And we also escalated the skeletal event to really understand, was it a problem of pathological fracture or osteoporotic fracture. Also, we had to discuss which dose of the agent we would use. Would we use a low dose to prevent osteoporosis or the high SSE-preventing dose, and we choose the SSE-preventing dose, because these patients have usually more than two bone metastases.
So the first observation was that at this point in time we still had a lot of patients on the enzalutamide. Many of the patients were done with the radium, but we were still in the early phase of the trial, so where most likely we would see the fracture risk.
So as you can see here, one surprising observation is that although in Europe we have very good EAU guidelines that are saying that we should give bone-protecting agents to metastatic CRPC patients, we didn't do it because before the safety letter only 42 percent of the patients were receiving BPA, similar to the ERA-223 trial. And when we made the recommendation to absolutely use BPA, it rose to 86 percent, so that in total, keep in mind there are two phases in the trial, in total, from the results, from the safety analysis made by the IDMC, 55 percent of the patient had received zoledronic acid.
So this is an analysis that has been done on the 25 of May with roughly 40 percent of the patient having received BPA, and then you see the effect is dramatic, because you can make two observations, I would say three observations. Meaning that when you give enzalutamide alone, in green, you have roughly 10% fracture, something that is reported in SMPC, quite normal really. Unfortunately, when you combine enzalutamide to radium you have a dramatic increase in the risk of fracture, so enzalutamide's not different to abiraterone in this regard. But the most important observation is that when you combine enza alone or enza plus radium, two bone protecting agents, the black and the red, you see basically no fracture at all. Actually, there's no fracture. There was one fracture at week 27 that happened to be a true symptomatic skeletal event, so these drugs have a major effect.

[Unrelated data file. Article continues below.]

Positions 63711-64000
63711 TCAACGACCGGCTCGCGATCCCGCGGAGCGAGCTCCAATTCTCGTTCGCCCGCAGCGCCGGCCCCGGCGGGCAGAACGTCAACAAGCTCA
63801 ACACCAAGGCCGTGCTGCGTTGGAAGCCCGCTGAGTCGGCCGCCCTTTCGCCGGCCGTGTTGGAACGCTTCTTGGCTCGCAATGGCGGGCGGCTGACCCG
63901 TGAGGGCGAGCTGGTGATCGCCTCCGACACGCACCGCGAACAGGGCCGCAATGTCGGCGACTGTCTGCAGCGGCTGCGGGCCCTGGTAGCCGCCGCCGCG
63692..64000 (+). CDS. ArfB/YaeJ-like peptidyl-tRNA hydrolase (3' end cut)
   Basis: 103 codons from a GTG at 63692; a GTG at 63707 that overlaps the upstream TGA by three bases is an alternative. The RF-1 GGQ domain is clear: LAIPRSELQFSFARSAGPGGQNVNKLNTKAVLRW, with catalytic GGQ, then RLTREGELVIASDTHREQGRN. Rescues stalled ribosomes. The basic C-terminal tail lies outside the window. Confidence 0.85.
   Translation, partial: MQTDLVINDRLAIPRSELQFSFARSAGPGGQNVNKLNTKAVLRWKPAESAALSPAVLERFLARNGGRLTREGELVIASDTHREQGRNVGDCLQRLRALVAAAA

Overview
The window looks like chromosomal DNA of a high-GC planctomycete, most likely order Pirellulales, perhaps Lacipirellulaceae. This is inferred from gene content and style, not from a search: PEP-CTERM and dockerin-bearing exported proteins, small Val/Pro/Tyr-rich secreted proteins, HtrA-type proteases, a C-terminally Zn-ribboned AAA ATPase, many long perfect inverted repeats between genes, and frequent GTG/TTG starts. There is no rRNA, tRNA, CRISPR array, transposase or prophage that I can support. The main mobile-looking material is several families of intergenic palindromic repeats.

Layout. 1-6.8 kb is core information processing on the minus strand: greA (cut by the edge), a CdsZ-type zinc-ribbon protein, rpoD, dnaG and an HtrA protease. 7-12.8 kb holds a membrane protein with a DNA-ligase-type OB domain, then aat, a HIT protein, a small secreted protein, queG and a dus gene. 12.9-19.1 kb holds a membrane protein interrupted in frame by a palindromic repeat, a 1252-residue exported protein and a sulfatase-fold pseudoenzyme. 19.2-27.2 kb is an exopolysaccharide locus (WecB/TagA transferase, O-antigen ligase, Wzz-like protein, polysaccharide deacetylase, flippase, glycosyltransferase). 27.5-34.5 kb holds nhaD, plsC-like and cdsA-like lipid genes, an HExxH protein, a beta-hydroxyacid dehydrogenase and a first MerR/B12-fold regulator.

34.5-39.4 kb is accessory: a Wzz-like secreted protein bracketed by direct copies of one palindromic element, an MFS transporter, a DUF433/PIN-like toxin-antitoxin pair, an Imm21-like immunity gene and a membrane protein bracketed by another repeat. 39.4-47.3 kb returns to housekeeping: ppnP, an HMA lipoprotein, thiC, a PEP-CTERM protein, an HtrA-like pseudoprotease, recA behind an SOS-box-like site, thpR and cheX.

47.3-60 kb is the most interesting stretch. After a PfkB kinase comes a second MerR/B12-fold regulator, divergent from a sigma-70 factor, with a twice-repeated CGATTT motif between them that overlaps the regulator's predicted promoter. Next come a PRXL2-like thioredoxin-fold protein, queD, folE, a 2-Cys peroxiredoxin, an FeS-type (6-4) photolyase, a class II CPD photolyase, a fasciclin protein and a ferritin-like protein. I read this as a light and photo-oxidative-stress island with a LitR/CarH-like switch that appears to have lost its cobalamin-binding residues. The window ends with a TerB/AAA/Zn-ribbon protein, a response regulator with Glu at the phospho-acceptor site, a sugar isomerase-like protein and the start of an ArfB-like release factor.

Another way to look at this, and this was actually requested by the IDMC, was to look at the cumulative incidence of fracture. And you once again see that clear effect of an early combination of radium and enza, which after six to nine months dramatically increased the risk of fracture to 37%. And basically, that is what we call the zero effect. If these patients are pre-exposed to bone-protecting agent, and the bone-protecting agent is maintained, we haven't seen any fracture for the twelve first months, only one fracture I mentioned before happened at month 27.
So this is for the numbers. So clearly the zero effect, we haven't seen any, and that is because of the amplitude of the results that the management of EORTC and the IDMC authorized the release of the data, because we believe that although it is preliminary, many people are questioning the combination, layering of abiraterone and enzalutamide. And I think our message that if you do that you would have to do it by putting the patient under the protection of BPA.
So the conclusions were that actually pathological and non-pathological fracture are a well-recognized complication in advanced prostate cancer. So, we know that we see the same thing that the enza combination with radium-223 is detrimental for the bone, but these early results strongly suggest that the risk of fracture is very, very well controlled in both arms when patient receive BPA. The study still closely monitored. The IDMC meet on the regular basis, and the safety analysis, that's to me a strange study because it just says "please, follow the guidelines," but obviously it was of importance to be minded, since 60 percent of us don't comply to the guidelines, and this seems to indicate that they may be very detrimental for our patients.
So having said that, I would like to recognize and acknowledge all the patients and their family. Trust me in the post-ERA-223, when patients have a broad access to Internet, it was very, very, I mean, patients had to be really into clinical trial, to accept to go in that clinical trial, so we really have to thank them, as well as my collaborators and the IDMC. Thank you very much for your attention.